Market Briefing: Markets Fall Upward on Recession Concerns
Markets are rallying into month end after data showing a decelerating US economy convinced investors that inflation will subside and the Federal Reserve will raise rates more slowly. Equities are setting up for another strong open, Treasury yields are up, and both major crude benchmarks are sitting on solid gains. The trade-weighted dollar is retreating, although it remains roughly 1.2 percent higher on the month.
US gross domestic product shrank in the second quarter, touching off a debate over whether the economy is in recession or not. That controversy is largely irrelevant to foreign exchange markets - for currency traders, what matters is whether the ongoing deceleration leads the Federal Reserve to slow or pause its rate hiking cycle. Long-term interest rates - which exert gravitational forces on asset prices - are down sharply from levels that prevailed prior to yesterday’s data release, and are vastly lower relative to mid-June.
European inflation came in hotter than expected, but growth also surprised to the upside. Data released earlier this morning showed prices in the common currency area rising 8.9 percent year-over-year in July and output expanding 0.7 percent in the second quarter. The euro initially climbed on bets the European Central Bank would raise rates more aggressively, but gains are dissipating as traders square positions ahead of a month in which geopolitical tensions are likely to put more pressure on the economy.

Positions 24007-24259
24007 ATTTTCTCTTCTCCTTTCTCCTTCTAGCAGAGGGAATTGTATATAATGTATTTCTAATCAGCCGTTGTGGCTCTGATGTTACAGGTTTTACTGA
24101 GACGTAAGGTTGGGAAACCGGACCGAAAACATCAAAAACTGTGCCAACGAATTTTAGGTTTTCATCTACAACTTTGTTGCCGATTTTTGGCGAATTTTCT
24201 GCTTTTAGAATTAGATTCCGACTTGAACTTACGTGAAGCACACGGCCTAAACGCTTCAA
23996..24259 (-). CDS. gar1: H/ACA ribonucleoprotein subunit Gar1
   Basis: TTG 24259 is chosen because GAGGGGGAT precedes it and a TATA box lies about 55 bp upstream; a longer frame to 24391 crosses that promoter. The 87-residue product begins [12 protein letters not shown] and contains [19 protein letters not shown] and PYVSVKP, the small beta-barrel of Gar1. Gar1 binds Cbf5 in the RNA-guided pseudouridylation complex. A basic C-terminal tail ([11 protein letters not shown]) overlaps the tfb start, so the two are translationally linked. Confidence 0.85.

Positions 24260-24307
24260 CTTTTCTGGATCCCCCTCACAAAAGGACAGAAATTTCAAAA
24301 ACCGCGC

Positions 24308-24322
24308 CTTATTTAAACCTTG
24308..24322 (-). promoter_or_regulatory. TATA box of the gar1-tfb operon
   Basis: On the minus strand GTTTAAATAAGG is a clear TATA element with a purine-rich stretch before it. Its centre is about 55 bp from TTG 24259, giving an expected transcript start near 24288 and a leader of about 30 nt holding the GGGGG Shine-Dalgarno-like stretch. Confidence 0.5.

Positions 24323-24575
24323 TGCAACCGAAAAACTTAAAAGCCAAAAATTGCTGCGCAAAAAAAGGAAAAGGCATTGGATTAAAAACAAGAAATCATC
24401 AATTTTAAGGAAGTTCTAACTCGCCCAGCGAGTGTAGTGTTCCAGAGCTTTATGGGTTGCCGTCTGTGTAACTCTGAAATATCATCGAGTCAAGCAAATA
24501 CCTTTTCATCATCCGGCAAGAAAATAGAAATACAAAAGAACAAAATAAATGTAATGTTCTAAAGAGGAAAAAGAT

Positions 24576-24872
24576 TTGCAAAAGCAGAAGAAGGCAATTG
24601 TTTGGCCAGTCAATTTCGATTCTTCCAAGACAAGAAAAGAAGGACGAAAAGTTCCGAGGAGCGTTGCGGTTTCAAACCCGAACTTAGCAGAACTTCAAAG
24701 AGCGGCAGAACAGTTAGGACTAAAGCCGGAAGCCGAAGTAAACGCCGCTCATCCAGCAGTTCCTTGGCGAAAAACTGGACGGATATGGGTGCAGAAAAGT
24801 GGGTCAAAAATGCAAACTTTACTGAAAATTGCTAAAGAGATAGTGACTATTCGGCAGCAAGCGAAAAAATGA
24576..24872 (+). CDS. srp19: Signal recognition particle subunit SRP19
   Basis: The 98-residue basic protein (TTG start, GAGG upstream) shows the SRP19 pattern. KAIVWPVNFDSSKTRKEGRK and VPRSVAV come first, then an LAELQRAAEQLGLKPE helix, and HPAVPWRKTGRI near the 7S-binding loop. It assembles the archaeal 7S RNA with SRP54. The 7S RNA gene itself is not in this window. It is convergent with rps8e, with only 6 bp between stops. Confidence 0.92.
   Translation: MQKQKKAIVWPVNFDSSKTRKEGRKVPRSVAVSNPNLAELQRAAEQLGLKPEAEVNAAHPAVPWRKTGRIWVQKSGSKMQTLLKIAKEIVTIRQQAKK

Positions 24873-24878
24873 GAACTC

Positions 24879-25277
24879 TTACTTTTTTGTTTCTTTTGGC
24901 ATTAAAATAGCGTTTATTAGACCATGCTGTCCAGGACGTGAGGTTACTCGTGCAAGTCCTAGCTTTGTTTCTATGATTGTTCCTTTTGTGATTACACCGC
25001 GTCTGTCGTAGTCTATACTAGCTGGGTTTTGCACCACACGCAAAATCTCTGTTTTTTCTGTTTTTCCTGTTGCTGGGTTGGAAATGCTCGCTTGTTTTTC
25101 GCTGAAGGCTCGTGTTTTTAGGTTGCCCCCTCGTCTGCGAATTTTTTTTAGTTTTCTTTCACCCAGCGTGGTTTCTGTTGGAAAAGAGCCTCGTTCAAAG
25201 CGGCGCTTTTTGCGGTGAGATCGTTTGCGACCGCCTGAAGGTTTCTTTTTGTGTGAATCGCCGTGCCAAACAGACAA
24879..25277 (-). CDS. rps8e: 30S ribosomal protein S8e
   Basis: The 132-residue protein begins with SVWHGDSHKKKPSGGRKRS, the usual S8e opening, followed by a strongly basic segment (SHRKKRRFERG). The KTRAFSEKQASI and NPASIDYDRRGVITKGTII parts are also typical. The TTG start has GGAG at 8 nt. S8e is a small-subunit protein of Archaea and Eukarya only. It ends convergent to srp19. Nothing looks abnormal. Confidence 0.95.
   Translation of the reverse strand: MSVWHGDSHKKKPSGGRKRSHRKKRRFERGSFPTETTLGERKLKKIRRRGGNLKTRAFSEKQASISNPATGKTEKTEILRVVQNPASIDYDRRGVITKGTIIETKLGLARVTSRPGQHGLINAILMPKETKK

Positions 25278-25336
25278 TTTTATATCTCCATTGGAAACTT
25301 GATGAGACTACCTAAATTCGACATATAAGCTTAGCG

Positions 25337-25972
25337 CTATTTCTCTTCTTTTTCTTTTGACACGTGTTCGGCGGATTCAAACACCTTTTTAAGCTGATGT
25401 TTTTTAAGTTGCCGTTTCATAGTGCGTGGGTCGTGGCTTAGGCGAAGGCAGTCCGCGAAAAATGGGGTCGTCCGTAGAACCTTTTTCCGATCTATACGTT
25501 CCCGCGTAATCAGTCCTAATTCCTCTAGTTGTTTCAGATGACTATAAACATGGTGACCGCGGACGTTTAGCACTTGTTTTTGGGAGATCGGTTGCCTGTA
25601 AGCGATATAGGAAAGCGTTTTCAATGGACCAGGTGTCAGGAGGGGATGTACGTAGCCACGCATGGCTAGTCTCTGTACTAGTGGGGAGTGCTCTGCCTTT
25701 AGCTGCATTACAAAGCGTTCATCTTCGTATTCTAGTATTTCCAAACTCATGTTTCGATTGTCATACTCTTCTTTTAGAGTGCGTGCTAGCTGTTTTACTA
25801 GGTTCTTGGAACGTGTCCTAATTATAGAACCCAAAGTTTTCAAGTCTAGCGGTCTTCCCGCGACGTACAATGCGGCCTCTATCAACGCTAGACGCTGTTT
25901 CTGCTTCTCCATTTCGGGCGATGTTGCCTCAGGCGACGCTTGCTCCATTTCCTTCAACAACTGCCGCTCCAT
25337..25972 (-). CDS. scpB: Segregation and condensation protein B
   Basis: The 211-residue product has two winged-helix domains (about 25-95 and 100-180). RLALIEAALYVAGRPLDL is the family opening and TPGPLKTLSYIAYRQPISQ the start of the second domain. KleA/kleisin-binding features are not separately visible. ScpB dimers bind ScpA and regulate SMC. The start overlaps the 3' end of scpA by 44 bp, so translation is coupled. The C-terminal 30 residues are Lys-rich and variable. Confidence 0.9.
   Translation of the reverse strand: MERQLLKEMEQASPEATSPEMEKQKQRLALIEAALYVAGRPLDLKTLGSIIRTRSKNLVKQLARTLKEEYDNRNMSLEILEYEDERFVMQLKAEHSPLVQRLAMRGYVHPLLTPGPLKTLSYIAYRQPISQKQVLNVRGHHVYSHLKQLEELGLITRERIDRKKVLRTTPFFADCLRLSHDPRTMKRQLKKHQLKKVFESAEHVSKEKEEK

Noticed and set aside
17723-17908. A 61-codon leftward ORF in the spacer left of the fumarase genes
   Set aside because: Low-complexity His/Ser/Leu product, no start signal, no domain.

The Japanese yen is climbing, up another percentage point in overnight trading and coming closer to a technical breakthrough to the topside. The currency has gained as commodity prices - primarily fuel and energy - have dropped, and as interest differentials with the US have narrowed. The unfolding price dynamics bear all the hallmarks of a slow-moving short squeeze.
Markets think the Fed’s preferred inflation measure accelerated in June. The core personal consumption expenditures price index, due at 8:30 am, is expected to increase 0.5 percent month-over-month, up from 0.3 percent in May.
US consumer spending likely remained strong, as household purchasing patterns continued to defy a worsening economic outlook. Consensus forecasts suggest overall outlays rose 0.9 percent in the month, with personal income climbing 0.5 percent.
Wage gains are expected to slow when the Labor Department releases its latest employment cost index at 8:30. Wages and benefits for civilian workers are thought to have increased a seasonally adjusted 1.1 percent in the second quarter, down from 1.4 percent in the first three months of the year.
Canadian growth might have hit a pothole, but a rebound is likely for June. Statistics Canada is expected to report a 0.2 percent decline in gross domestic product in May, aligning tightly with a preliminary estimate published last month. But with consumers continuing to spend, auto plants reopening, and activity in the energy sector ramping up, the agency’s forward-looking projection for June should move back into positive territory. Note that the Canadian economy typically follows the US into a downturn at a lag.
Inflation and growth expectations should remain unchanged when the University of Michigan publishes its final consumer sentiment index for July at 10 am - but revisions in prior months have dramatically shifted outcomes.
KARL SCHAMOTTA, CHIEF MARKET STRATEGIST
CAD Gross Domestic Product, May
USD Personal Consumption Expenditures, June
USD Employment Cost Index, Q2
USD University of Michigan Consumer Sentiment, July (Final)